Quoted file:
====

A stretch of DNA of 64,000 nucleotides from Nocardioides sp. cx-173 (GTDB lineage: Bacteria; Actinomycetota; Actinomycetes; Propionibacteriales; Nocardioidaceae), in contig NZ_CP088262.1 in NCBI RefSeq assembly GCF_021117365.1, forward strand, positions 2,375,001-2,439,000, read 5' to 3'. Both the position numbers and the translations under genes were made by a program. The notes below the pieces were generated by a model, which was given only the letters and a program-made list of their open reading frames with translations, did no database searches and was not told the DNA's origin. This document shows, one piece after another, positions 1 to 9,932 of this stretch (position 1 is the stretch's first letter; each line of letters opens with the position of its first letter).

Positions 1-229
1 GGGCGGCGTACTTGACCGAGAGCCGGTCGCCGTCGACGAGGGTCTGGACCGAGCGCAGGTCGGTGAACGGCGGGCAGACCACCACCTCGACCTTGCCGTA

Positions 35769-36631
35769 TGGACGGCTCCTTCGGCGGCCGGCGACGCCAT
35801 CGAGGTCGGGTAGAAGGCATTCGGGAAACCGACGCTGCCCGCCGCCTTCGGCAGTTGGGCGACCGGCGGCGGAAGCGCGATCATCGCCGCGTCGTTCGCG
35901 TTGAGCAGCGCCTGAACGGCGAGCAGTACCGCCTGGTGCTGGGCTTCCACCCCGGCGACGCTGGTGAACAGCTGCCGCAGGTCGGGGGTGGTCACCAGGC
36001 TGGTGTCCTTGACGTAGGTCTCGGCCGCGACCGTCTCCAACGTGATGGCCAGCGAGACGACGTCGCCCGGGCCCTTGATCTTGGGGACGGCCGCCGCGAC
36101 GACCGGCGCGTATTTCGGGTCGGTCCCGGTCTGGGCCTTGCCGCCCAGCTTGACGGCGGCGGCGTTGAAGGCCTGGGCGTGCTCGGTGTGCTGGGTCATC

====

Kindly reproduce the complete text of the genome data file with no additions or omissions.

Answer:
A stretch of DNA of 64,000 nucleotides from Nocardioides sp. cx-173 (GTDB lineage: Bacteria; Actinomycetota; Actinomycetes; Propionibacteriales; Nocardioidaceae), in contig NZ_CP088262.1 in NCBI RefSeq assembly GCF_021117365.1, forward strand, positions 2,375,001-2,439,000, read 5' to 3'. Both the position numbers and the translations under genes were made by a program. The notes below the pieces were generated by a model, which was given only the letters and a program-made list of their open reading frames with translations, did no database searches and was not told the DNA's origin. This document shows, one piece after another, positions 1 to 9,932 of this stretch (position 1 is the stretch's first letter; each line of letters opens with the position of its first letter).

Positions 1-229
1 GGGCGGCGTACTTGACCGAGAGCCGGTCGCCGTCGACGAGGGTCTGGACCGAGCGCAGGTCGGTGAACGGCGGGCAGACCACCACCTCGACCTTGCCGTA

Positions 35769-36631
35769 TGGACGGCTCCTTCGGCGGCCGGCGACGCCAT
35801 CGAGGTCGGGTAGAAGGCATTCGGGAAACCGACGCTGCCCGCCGCCTTCGGCAGTTGGGCGACCGGCGGCGGAAGCGCGATCATCGCCGCGTCGTTCGCG
35901 TTGAGCAGCGCCTGAACGGCGAGCAGTACCGCCTGGTGCTGGGCTTCCACCCCGGCGACGCTGGTGAACAGCTGCCGCAGGTCGGGGGTGGTCACCAGGC
36001 TGGTGTCCTTGACGTAGGTCTCGGCCGCGACCGTCTCCAACGTGATGGCCAGCGAGACGACGTCGCCCGGGCCCTTGATCTTGGGGACGGCCGCCGCGAC
36101 GACCGGCGCGTATTTCGGGTCGGTCCCGGTCTGGGCCTTGCCGCCCAGCTTGACGGCGGCGGCGTTGAAGGCCTGGGCGTGCTCGGTGTGCTGGGTCATC